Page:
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National Rural Health Mission: Institutional Reform and Institutional Limitations

T. Sundararaman
May 21, 2012

One of the flagship programs of the United Progressive Alliance (UPA) government, the National Rural Health Mission (NRHM) has been hailed by leading health economists as one of the “the most ambitious rural health initiative ever.” The stated goals of the NRHM were to “provide effective healthcare to rural population, especially women and children, with special focus on eighteen states – Uttar Pradesh, Madhya Pradesh, Bihar and Rajasthan Jharkhand, Chhattisgarh and Orissa, the eight north-east states, and the three hilly states of Jammu and Kashmir, Himachal Pradesh and Uttarakhand – which have weak public health indicators. This would mean improved access, equity, quality, accountability and effectiveness of public health services.” 

The context of the NRHM was an electoral mandate that was interpreted as requiring the strengthening of public health services with a major emphasis on primary health care. There were also much greater funds available due to years of good economic growth, and there was a change in perception in international and national economic thinking which called for investments in public health systems as a desirable. The escalating cost of health care had become not just a barrier to accessing health services, but a major contributor to decreased productivity and impoverishment, with an estimated 2 percent of the population slipping below the poverty line every year due to health care costs alone.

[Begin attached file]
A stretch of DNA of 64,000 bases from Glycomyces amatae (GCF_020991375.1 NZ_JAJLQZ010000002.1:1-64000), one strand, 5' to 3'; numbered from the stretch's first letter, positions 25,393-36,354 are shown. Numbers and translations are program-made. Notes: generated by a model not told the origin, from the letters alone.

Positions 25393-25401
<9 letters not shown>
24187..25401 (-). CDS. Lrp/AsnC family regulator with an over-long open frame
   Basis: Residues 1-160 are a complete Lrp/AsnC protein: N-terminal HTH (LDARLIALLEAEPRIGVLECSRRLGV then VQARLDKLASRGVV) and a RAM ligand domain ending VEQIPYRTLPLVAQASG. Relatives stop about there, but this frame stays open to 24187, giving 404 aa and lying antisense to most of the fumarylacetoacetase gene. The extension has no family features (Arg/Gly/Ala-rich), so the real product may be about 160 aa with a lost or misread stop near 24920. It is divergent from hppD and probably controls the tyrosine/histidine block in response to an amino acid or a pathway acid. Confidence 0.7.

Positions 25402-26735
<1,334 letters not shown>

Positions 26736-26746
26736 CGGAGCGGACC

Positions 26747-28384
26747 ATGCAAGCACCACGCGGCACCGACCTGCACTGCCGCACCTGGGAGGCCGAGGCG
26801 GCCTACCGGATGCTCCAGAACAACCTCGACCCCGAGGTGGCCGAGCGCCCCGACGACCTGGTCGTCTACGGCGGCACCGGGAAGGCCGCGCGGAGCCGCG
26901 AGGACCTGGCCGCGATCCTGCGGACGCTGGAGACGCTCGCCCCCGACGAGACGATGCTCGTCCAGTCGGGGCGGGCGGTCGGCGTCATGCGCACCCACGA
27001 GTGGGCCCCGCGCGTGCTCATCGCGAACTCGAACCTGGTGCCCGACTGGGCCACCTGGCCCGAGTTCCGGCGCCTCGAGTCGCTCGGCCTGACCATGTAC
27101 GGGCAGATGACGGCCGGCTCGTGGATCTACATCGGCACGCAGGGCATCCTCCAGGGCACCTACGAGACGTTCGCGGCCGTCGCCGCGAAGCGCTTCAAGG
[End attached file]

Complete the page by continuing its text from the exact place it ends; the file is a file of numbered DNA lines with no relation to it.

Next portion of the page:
As the eleventh plan period comes to a close, progress across states is varied and there is considerable debate about whether the resources were efficiently utilized and whether the large gap between achievements and targets requires a need to re-think directions or persist with the same. This needs to be viewed in the background of the debates at the time of NRHM design. The then-direction of moving away from public provisioning to public financing as the main role of the state was reversed by NRHM, but many planners had never been comfortable with this political choice. The distressing news of not only financial misappropriation, but murders over NRHM funds from Uttar Pradesh, added to the public perception of NRHM having been a lost opportunity, and to the determination at policy-making levels to push for alternatives to public provisioning of services.